• Timeline and Schedule (When will they start? At what time?)
  • Work Arrangements (Will they be provided a computer and cell phone?)

Step 10: Who you gonna call? This is an appropriate time to request references. We ask for no more than 5, but at least 2. Make sure to reiterate when the candidate will hear back from you. While you do have an advantage over a company hiring for in-house personnel, we’re still at record low unemployment levels, so if you have an amazing candidate ready to make the leap, you need to do everything you can to make their candidate experience as painless and transparent as possible.

Step 11: The background check. Depending on your industry, you may need to do an actual background check, but for many, a simple reference check will do. Many managers are only allowed to give out dates and verify the person worked there, but if the person has agreed to serve as a reference, they should be willing to answer general questions like:

  • What was Tanya like to work with?
  • Would you hire John again?
  • How was your relationship with Becky?
  • Please rate Dante’s performance: poor, okay, average, good, great, superstar
  • If you could change anything about Suri’s work, what would it be?

Step 12: Have “The Talk”. You’ve collected your scores, reviews, assessments and projects…it’s time to make the decision. Now, only your hiring manager or department lead can make the call, but you can make his or her life easier by organizing the information. Here are some ways to organize the information to meet specific hiring goals or to cater to specific managers:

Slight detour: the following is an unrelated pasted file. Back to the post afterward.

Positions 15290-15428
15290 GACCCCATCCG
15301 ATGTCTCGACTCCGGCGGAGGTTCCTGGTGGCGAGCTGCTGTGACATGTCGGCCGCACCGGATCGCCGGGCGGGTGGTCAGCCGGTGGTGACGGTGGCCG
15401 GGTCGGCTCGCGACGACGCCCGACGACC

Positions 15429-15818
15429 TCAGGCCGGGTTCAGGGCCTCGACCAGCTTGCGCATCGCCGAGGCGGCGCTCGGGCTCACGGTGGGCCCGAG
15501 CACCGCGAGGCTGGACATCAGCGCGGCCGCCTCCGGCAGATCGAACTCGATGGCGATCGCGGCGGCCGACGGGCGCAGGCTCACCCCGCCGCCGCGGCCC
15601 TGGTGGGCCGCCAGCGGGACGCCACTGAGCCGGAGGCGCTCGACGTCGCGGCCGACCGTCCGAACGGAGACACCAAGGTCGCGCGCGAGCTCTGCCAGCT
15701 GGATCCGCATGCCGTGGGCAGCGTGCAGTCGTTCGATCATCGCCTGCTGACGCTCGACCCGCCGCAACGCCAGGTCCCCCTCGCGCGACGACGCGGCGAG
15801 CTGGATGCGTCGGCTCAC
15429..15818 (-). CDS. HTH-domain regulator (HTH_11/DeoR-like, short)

• Organize a dossier with no names or faces to boost diversity efforts.
  • Arrange into Hire Now-Hire Later piles and create a talent pool to boost pipelining efforts.
  • Catalog so the lowest ranked candidate is on top to slow a hasty decision maker.
  • Categorize so the highest rated candidate is on top to speed up a slow decision maker.
  • Organize according to ROI to the company for a financially-focused decision maker.
  • Sort according to which candidate is most similar to the initial sketch.

A solid timeline and definitive date (which you’ve already communicated to the candidate via the entire hiring team remember?) should make it easy for the hiring manager to give you a relatively quick answer. As SOON as he or she does, send an email asking to set up a call to the candidate.